Unstoppable. It’s what opposing coaches said of Vince Lombardi and the Green Bay Packers of the ‘60s, the iconic football club from small-town Wisconsin. Over a seven-year time span, the Packers out-executed team after team, one rich franchise after another, en route to five world championships – among them the first two Super Bowls – and the unofficial title of most storied franchise in NFL history.
Today, sports fans still wonder: How did they do it? How did a small-town team with just one win the year before, and a new, unproven coach, manage to turn it around to beat the NFL’s finest?
The answer, I believe, rests in coach Lombardi’s unique insights on strategy execution – and his hyper focus on winning. Business leaders today would be well advised to use Lombardi’s philosophies to move their own strategies forward.
Let me explain.
Coach Lombardi believed in the relentless pursuit of excellence. He was an execution fanatic, and trusted that executing the basics, over and over again, would win the game. He believed that the ‘right play’ would come to personify the heart and soul of the entire team.
How right he was. Shortly after taking the helm, Lombardi instituted a relatively simple play, involving teamwork, called ‘the sweep’. In the play, the quarterback hands the ball to the running back, who runs the ball to one side of the offensive line. The offensive line then acts as blockers, allowing the running back to gain important yardage.
The sweep, arguably the most simple in all of football, became legendary. NOBODY could stop it. Even though opponents knew the Packers were going to use it – and indeed, developed defensive strategies, none worked. The sweep was unstoppable.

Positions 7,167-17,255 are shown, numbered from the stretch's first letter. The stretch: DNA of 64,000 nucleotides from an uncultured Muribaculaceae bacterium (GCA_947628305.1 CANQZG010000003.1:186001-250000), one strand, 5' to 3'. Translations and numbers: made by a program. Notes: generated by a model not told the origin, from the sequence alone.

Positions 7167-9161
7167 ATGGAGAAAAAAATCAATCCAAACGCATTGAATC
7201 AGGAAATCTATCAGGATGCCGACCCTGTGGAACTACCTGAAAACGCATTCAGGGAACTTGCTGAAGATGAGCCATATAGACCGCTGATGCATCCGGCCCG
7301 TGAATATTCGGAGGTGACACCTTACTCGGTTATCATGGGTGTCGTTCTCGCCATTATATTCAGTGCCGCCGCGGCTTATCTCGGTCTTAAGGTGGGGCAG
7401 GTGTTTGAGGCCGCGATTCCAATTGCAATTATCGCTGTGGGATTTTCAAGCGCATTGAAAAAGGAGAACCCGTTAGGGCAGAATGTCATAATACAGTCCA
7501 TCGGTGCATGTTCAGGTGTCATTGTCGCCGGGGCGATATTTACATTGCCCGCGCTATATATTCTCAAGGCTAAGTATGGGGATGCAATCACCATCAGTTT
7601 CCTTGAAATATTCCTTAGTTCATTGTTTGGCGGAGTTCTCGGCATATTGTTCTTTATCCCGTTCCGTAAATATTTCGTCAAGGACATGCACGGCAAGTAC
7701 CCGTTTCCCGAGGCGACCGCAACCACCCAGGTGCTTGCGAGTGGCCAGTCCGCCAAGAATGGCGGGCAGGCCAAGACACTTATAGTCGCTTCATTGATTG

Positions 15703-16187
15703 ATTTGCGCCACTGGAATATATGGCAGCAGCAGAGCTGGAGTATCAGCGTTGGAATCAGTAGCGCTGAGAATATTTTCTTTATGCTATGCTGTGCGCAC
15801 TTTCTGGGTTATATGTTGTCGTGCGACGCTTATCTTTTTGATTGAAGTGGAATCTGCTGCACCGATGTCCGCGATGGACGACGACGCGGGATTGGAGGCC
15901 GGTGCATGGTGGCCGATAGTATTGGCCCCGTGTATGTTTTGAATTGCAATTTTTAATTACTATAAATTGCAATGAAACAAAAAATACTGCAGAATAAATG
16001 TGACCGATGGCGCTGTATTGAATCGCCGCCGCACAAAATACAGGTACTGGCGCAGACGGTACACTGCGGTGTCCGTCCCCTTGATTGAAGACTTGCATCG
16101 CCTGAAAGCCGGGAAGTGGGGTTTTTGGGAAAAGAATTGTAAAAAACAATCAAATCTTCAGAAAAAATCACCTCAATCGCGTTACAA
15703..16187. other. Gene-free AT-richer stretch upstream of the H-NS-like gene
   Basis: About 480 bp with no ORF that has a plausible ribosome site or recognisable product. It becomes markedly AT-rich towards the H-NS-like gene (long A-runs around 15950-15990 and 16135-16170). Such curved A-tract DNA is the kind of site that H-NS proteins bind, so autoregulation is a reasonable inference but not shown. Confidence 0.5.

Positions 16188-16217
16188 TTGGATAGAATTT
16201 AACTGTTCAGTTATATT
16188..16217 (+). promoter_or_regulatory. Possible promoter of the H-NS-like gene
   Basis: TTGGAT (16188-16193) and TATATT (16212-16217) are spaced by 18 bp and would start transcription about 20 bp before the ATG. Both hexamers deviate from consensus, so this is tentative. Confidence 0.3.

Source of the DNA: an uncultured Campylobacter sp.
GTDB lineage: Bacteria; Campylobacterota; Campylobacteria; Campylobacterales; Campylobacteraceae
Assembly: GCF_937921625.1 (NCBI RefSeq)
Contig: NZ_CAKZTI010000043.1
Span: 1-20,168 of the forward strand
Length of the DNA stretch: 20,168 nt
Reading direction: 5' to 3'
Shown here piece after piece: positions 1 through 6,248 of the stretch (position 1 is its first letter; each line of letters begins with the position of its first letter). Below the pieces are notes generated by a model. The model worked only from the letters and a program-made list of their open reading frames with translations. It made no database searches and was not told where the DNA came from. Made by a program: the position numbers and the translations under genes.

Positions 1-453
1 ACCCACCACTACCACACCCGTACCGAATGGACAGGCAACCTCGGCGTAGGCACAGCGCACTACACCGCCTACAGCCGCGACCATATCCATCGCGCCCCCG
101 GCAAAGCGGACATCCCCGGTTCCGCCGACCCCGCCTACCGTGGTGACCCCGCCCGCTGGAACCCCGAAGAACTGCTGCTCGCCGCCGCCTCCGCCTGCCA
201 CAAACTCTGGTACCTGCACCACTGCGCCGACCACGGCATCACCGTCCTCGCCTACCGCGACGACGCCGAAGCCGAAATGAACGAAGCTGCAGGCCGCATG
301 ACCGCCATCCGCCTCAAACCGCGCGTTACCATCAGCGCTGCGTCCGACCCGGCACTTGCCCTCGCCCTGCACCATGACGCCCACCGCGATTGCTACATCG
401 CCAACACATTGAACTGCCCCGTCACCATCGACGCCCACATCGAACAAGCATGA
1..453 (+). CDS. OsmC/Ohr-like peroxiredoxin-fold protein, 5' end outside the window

How many business leaders would like to have organizations that are unstoppable?
Lou Gerstner, the CEO credited with turning IBM around, once said that great companies prioritize and practice the most important strategy of all: execution excellence. “They out-execute their competition, day in and day out, in the market place, in their manufacturing plants, in their logistics, in their inventory turns, in just about everything they do. Rarely do great companies have a proprietary position that insulates them from the constant hand-to-hand combat of competition.”
According to Harvard Business Review, most companies do not execute their strategies well and since 2008 it is getting worse. What an opportunity for those companies that can get a little bit better than their competitors! You don’t need to be faster than a lion, just faster than the guys behind you.
What’s the key to great strategy execution? Time and again I’ve learned that it’s not about fancy processes, pricey work-style assessments or systems to drive efficiency. These can often hide people who are doing the wrong stuff.
It’s about the fundamentals. It’s about executing the basics, over and over again, with accountabilities that are clear, concise and undeniable. It’s about each person understanding the company’s strategy so well that they know what they need to do each and every day to help move it forward.
Vince Lombardi understood the importance of complete and laser-perfect alignment to a strategic plan.
It’s what made him and his Green Bay Packers so unstoppable.